Though you may be allowed to move to a higher –tier contract, you likely won’t be reimbursed for lost minutes without a roll over plan, and downgrading isn’t usually an option.

3. Sim-only contract deals. If you are a high-end user, or own multiple phones of your own, a Sim-only contract may offer you the best of both worlds. You still have an allowance for minutes, text and data at a contracted value, but the bargain will be better, because there is no subsidy for the phone.

In addition, many Sim-only contracts don’t require more than a 30 day commitment, which allows you the freedom of a PAYG account.

Image license: Mack Male; CC BY-SA 2.0

Chargebacks: The short and long-term ramifications

By Luke Hartley

If you have been in business for any length of time, you are probably aware of the dreaded chargeback.  For those who are yet to encounter them, let us tell you what you are in store for.

What are chargebacks?

Chargebacks are basically a credit card refund.  If a customer purchases one of your goods or services with a credit card and becomes disenchanted with the order for any reason, he or she could file a chargeback.  A chargeback forces you to return the client’s money.  In fact, the funds can be automatically withdrawn from your account without your permission or even your knowledge.

Chargebacks can be filed for a variety of reasons.  The most common include:
Burden of proof rests with the business
Unauthorized chargebacks are fraudulent
  • Poor quality products or services.  The customer was led to believe he or she would receive a certain quality and their expectations were not met.
  • The customer service before or after the sale was subpar.
  • The product was shipped but never arrived at the customer’s doorstep (or it did arrive but the customer chose to engage in “friendly fraud.”)
  • The original transaction was not authorized.  The purchase was made fraudulently.

The short-term ramifications of chargebacks

Most business owners come to despise chargebacks – and rightly so.  While the chargeback was invented as a very necessary form of customer protection, the process gives very little thought to the merchant.  The entire chargeback process has a very negative effect on the business.

The original item that was sold probably won’t be returned to the company.  Therefore, the business loses both the original income and any future earning potential for that item.

The burden of proof for every chargeback lies with the merchant.  For example, if the client files a chargeback, claiming he or she never received the item, it is the merchant’s responsibility to prove otherwise.  This burden of proof is very time consuming and requires additional effort on the part of the business owner.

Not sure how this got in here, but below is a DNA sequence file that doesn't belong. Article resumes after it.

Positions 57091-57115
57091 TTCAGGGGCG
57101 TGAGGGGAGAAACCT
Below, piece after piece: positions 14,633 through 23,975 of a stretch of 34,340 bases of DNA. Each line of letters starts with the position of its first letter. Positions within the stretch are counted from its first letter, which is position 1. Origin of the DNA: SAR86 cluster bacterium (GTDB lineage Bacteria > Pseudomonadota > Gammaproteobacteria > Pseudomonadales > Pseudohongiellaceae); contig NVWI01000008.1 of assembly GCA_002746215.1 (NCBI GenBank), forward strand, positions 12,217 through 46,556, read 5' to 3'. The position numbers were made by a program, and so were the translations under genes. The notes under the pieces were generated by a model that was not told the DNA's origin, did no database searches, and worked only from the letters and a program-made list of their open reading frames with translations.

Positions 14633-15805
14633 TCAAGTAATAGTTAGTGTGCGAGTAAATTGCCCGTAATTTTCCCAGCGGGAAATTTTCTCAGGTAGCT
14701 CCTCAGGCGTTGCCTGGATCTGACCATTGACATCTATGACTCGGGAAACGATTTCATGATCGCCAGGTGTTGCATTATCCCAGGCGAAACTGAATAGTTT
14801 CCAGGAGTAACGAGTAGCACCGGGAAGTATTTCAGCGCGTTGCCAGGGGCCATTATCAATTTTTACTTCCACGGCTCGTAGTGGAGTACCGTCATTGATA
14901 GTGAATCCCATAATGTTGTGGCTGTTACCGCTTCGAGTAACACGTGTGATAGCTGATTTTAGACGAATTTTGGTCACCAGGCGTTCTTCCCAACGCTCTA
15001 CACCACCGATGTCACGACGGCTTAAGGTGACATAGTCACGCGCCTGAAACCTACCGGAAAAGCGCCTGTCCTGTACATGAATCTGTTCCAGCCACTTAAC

Each chargeback filed comes with a fee – anywhere from $20 to $100.  And each transaction requires a separate chargeback.  These fees can quickly add up.  For example, if the company received several different orders (different transactions) from the same stolen credit card, each individual purchase will come with a separate chargeback fee.

The long-term ramifications

It would be nice if merchants could simply pay the chargeback fee and wash their hands of the situation.  Unfortunately, it isn’t that simple. 

If the merchant chooses to fight the chargeback, he or she will have additional hoops to jump through – dragging the process on even longer.  Chargebacks can leave a business in limbo for up to six months.  That is a long time for your funds to be tied up. 

Even worse, taking a chargeback all the way to arbitration could mean an additional $250 fee.  According to Wikipedia, only 21% of chargebacks lodged globally are decided in favor of the merchant.

The merchant processor keeps track of how many chargebacks are filed each month.  If the cost of chargebacks exceeds 1% of total sales, the processor could slap the business with a $5,000.  If, after an arbitrary amount of time, chargebacks aren’t brought back within a reasonable range, the processor will fine the business again – this time $10,000! 

If it is impossible for the business to reign in their chargebacks and they skyrocket above 2-3% of sales, the processor can simply terminate the account.  Once the merchant account has been ended, it will be very difficult to get another.  This means the business will either have to stop accepting credit cards as a form of payment or go out of business.

What can be done about chargebacks?

Most chargebacks result from one of two things – faulty customer service or fraud.  In order to reduce the risk of chargebacks it is essential to focus on top-notch customer service.  It is also valuable to be vigilant about detecting and preventing fraud. Visa offers a 12-point list of potential fraud indicators.  They also share valuable tips regarding tools that can help prevent fraudulent transactions.

Fraud detection and prevention is only half the battle.  You must also focus on customer service.  This article has tips for improving customer service to prevent chargebacks. As a business owner, have you encountered a chargeback?  Tell us about your experience in the comment section below.


About the author: Luke Hartley is a business consultant.  Right now, he is working with Chargebacks911. The chargeback process is difficult to understand and navigate.  Luke knows the first – and most important – step in the chargeback process is raising awareness.  

Image license:  Nick Papakyriasis, CC BY-SA-NC 2.0